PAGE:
Monkeypox is another viral infection that likely shares many similarities with smallpox in terms of symptoms. This infection can cause fever, skin rash, and muscle pain. In severe cases, monkeypox can be fatal. There is no specific treatment, and accurate diagnosis is also challenging due to the overlap of symptoms with other diseases. The rising number of monkeypox cases in the US has become a public health concern, largely because it has not spread outside of African regions or has historically been infrequent. However, today more than 6600 people in the country are suffering from this infection, prompting the government to declare an emergency. The WHO has also called it a global health emergency, which is what they did at the time of the coronavirus.
That The monkeypox virus can also be transmitted quickly and spread through human contact. Some believe a faster response is needed before this infection becomes a mass outbreak. In terms of the preparedness and response system, the COVID-19 experience is proving to be the most reliable source of insights. Here’s something to learn from it.
What has COVID-19 taught us about dealing with a pandemic?
One of the most critical aspects was the cooperation and collaboration between government agencies and business people at different levels. It played an essential role in containing negative economic fallout and helped the government respond quickly to health consequences and slow down the impact of the virus. It has also proven useful in improving workplace safety amid fears of COVID-19. However, almost 60% of people think strict coronavirus measures should no longer apply in work environments, as per The latest survey from MyBioSource.
Still, with changing public health mandates, company leaders had to make quick decisions and adapt to the lockdown option due to a lack of preparation in the country. It proved costly, but had its benefits. Today the situation can get better when private companies and public institutions join forces and ensure the safety of essential service employees so that they can continue to work even in an emergency.
Another benefit of bringing together public and private actors has been the rapid development of vaccines. Collaboration between private companies, the National Institutes of Health, and other research centers helped produce efficient vaccines that protected against the severity of CVOID-19, minimized deaths, hospitalizations, and so on. Also, the distribution could be more efficient.
Another positive outcome of the public-private partnership has been the expansion of telemedicine services, ensuring timely care for patients regardless of their location. This would not have been possible without regulatory reforms that gave hospitals the flexibility to cope with the surge and encouraged healthcare workers to continue providing their services.
At the same time, the coronavirus situation also served as a window into the country’s deficiencies, necessitating improvements in healthcare accessibility and addressing the inequalities exposed by the pandemic. Everyone saw how people with diabetes, hypertension, physical disabilities and others were the most vulnerable. It revealed the need to reimburse providers to improve health at multiple levels and empower Americans to fight public health challenges in the future. More specifically, everyone should have access to health care, no matter what.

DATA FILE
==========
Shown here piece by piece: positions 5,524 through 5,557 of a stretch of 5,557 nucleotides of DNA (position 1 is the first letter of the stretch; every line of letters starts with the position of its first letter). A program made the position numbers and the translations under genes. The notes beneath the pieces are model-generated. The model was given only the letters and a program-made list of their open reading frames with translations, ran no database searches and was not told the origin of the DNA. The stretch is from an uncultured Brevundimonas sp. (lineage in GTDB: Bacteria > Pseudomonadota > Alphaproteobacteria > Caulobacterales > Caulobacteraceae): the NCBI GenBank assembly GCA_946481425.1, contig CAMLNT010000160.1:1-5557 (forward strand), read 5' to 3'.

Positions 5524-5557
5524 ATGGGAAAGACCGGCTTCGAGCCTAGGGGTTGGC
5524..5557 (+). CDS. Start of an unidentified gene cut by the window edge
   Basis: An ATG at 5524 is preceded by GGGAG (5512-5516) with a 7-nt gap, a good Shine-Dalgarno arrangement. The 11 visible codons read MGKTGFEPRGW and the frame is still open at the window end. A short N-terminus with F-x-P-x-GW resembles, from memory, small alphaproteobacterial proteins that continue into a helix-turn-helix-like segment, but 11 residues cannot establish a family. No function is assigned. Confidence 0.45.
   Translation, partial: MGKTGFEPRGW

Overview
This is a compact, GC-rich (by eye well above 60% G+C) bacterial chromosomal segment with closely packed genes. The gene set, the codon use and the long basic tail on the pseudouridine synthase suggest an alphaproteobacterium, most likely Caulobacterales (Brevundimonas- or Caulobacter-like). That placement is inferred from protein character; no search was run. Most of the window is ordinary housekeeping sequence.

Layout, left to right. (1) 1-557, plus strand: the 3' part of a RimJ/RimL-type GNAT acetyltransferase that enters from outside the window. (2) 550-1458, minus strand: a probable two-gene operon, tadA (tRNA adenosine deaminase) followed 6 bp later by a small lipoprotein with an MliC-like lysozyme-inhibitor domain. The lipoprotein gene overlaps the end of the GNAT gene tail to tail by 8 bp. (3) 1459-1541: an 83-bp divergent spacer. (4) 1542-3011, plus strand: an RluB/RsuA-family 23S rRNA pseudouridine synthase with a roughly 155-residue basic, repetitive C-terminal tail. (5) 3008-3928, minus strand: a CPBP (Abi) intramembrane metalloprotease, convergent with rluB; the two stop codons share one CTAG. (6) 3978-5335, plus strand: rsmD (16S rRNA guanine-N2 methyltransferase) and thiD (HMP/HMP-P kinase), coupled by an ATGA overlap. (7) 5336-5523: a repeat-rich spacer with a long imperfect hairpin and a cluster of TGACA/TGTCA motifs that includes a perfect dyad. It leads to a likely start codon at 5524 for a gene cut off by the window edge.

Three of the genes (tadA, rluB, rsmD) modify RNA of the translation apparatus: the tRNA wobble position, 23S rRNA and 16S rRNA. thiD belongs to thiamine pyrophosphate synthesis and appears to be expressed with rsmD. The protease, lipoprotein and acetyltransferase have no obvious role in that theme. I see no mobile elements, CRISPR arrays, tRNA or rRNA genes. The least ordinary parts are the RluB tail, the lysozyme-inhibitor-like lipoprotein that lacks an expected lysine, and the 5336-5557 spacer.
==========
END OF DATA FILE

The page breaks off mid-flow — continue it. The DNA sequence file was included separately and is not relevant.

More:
Another lesson learned from COVID-19 was the need for data accuracy. For example, wastewater tests helped ring the alarm bell early on for the emergence of the coronavirus. Genome-based studies have also proved useful in detecting new variants and treating them.
What does it take to prepare for future pandemics? Some noticeable challenges
There needs to be country-level preparation that includes the development of resilient and robust primary care health systems to detect virus outbreaks, treat patients, vaccinate and others. Then, as mentioned, coordination between corporate leaders and governments, regulatory reform, data and other dynamics can also improve the situation.
The country has 900 hospital chains and healthcare systems providing data; the most significant share comes from 200 hospitals. However, the US has 6000 hospitals, and to get test reports for diseases like coronavirus, monkeypox, or others, public health officials across the state have to go to hundreds of places to share with federal agencies. Then there is also an issue with the way the data collection is done. Many locations across the country use electronic record-keeping methods, allowing healthcare professionals to document medical cases for easy sharing. But even these mechanisms suffer from compatibility issues and struggle to ensure smooth data exchange, which is a significant setback.
However, the positive step forward is the NIH’s collaborative database systems used by over 2000 scientists for COVID-related queries, including long COVID symptoms, reinfections, status in rural and urban belts, etc. The White House has also noted improvements in the Database infrastructure emphasized.
As for monkeypox, the government has reportedly released more than a million doses of the vaccine and boosted diagnostic capacity to allow for 80,000 tests a week. New York, Illinois and California recently announced Moneybox as a public health emergency.